“You arrive in a city that’s known for its culture, known for its music, known for its night life,” he says. “You go to look at the bus schedule and the next thing you know you can’t get home at the end of the night.”
Even a single 24-hour route—or one that goes a few hours later—would be an improvement.
Richard McNeil, who plays keyboard for Dub Kartel, agrees that transit is an issue.
“How do you expect people to experience downtown culture if they can’t get downtown without spending $40 on cab rides?” he says.
“Busses stop until midnight and all shows go until two. What’s the expense in keeping, you know, select routes open the extra two and a half hours?”
McNeil says he’s been playing music locally since he started living in Halifax in 2009. Another thing he notices the region is lacking is rehearsal spaces.
“Either you’re getting noise complaints in your residency, or you’re paying out the ass for rehearsal space with a bunch of other bands or you’re lugging all sorts of gear in and out of the location all the time.”
In the same vein of the recording studios at the Halifax Central Library, McNeil sees the value in a shared community space for rehearsal. Ideally, it would have considerably lower costs than privatedly-owned rental spaces, with a backline and drum kit available for use. A shared space would also allow for interaction between different musicians, strengthening the community.
“You’re sharing spaces and therefore sharing experiences,” says McNeil.
When it comes to cultivating live music, the onus is on the city’s venues and musicians. McNeil wants the responsibility to be more evenly divided, and he believes even small changes can make a huge difference.
“It’s falling 100 percent on these venues to create these opportunities for the musicians, when it should be a shared load by the venues and the city alike.”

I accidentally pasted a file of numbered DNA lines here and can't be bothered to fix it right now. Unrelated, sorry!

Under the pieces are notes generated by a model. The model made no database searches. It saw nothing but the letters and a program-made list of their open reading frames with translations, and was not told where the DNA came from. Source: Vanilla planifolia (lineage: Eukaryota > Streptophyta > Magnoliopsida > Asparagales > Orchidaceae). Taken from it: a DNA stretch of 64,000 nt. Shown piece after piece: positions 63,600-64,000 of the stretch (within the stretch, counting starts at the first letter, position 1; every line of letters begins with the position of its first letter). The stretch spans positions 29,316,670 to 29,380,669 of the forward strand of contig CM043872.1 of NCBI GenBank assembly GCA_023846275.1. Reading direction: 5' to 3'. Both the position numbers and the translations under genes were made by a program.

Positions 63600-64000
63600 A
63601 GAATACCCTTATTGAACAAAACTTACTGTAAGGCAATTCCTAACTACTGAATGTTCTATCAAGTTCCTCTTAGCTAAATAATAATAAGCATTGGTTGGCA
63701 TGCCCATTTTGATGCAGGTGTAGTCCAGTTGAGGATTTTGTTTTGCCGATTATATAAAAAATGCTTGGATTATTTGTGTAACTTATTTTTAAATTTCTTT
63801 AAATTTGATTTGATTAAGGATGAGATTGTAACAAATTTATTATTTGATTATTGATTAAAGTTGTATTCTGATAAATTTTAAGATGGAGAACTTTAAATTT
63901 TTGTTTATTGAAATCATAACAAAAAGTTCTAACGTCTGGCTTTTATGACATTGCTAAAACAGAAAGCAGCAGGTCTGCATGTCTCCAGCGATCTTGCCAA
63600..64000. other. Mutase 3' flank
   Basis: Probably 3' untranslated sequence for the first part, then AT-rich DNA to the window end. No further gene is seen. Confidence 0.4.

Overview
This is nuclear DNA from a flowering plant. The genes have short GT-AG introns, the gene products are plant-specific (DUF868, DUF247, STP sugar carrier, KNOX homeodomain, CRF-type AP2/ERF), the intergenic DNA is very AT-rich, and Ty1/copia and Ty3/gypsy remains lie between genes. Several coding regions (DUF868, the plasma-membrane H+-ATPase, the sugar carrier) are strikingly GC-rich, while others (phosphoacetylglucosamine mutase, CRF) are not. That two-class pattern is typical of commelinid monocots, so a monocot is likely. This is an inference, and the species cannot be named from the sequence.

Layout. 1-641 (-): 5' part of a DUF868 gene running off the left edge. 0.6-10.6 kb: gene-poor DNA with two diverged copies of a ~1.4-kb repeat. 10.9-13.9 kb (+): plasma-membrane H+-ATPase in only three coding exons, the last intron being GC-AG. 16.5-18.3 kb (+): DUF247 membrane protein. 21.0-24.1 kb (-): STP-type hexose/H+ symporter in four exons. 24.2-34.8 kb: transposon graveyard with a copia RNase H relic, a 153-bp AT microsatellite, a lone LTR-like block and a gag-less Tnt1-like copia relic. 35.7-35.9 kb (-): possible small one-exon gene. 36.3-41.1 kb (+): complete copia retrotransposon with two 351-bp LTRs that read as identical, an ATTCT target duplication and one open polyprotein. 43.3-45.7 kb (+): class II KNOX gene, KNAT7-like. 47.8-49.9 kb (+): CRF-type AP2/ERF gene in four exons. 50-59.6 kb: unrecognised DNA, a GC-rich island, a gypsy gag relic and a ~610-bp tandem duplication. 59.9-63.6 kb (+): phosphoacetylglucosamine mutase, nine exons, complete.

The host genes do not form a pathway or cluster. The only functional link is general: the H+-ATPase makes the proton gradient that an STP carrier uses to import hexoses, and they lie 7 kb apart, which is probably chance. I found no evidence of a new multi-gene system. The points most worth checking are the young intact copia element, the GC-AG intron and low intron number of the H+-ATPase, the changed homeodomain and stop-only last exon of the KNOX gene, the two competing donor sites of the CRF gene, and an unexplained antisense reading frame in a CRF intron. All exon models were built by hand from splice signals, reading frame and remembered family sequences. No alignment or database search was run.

Time to dig out the big earrings and bright bodysuits—an all-star '90s dance party is headed this way in May. Headlined by Salt-N-Pepa and featuring names like Biz Markie and Color Me Badd, the I Love The '90s Tour be Halifax’s chance to push it real good.
Tickets for the May 24 show (which takes place at the Scotiabank Centre) go live February 10 (and are in the 40 dollar range), but while you’re waiting to talk about sex, baby, let’s relive some of the best by the Queens, NY queens of hip hop.
Sip 'n' Shuck
This delicious evening of Nova Scotia's finest is all about local booze (the sip) and seafood—including, of course, oysters (the shuck). It's the perfect way to tide over your oysterrific cravings until next fall's Oysterfest. It all goes down at the Delta Halifax.
Run for the Greenbelt!
If the great outdoors and hot chocolate aren't enough motivation, profits from this 5K or 10K winter race will go to support the EAC and its Greenbelt initiative. Happening at Point Pleasant Park.
Speaking In Tongues
Thursday // Friday // Saturday // Sunday
Neptune Theatre's latest offering follows the delicate unravelling of two relationships after infidelity.
Board game auction
Update your collection beyond boring basics (here’s looking at you, Monopoly!) at this live auction of cast-off cards and dice at Bedford's Board Room Cafe.
Double anniversary party
Two birthdays (NSCAD's 130th and the Art Bar's 1st) means two times the celebration! Get down with music from G.L.A.M. BATS and DJ Shyshaya at Art Bar + Projects.
African Heritage Month launch
Musical guests and a traditional opening-night ceremony—complete with official government proclamations—kick off African Heritage Month at the Halifax North Memorial Library.
Kinetic's Open Studio series
Saturday // Sunday
A collection of dancers present short, individual works ranging from ballet-infused hip hop to abstact, mythology-influenced movement. Check it out at DANSpace!
Over 25 restaurants and bars are crafting signature cocktails for a swish night of drinking—or as not enough people say, liquid eating.
BREAD and CIRCUSES
Thursday // Friday // Saturday
Artist Megan Connors turns traditional still-life style on its head, forgoing bowls of fruit to capture quirky subjects like Barbies with tangled hair. On display at the Anna Leonowens Gallery.
Turn The Heat Up: African Dance
Brush up your moves at these classes teaching traditional African dance, dancehall and Afrobeats styles. Email firstname.lastname@example.org to register and get location info.
The Wooden Sky W/The Barrowdowns, Loveland, Nick Everette
Toronto indie cool kids The Wooden Sky bring their hippie vibes and latest album, Let's Be Ready, out east for this In The Dead Of Winter show. More details here.
Get Your Drag On! All Star Edition
To celebrate this weekly open stage's success, event hosts are devoting an extra night of fantastical fun to their star performers who have clocked over 20 turns at the mic. Get the details here.
Music in Halifax may be going through some changes—hopefully positive ones—if a motion by south end councillor Waye Mason goes ahead.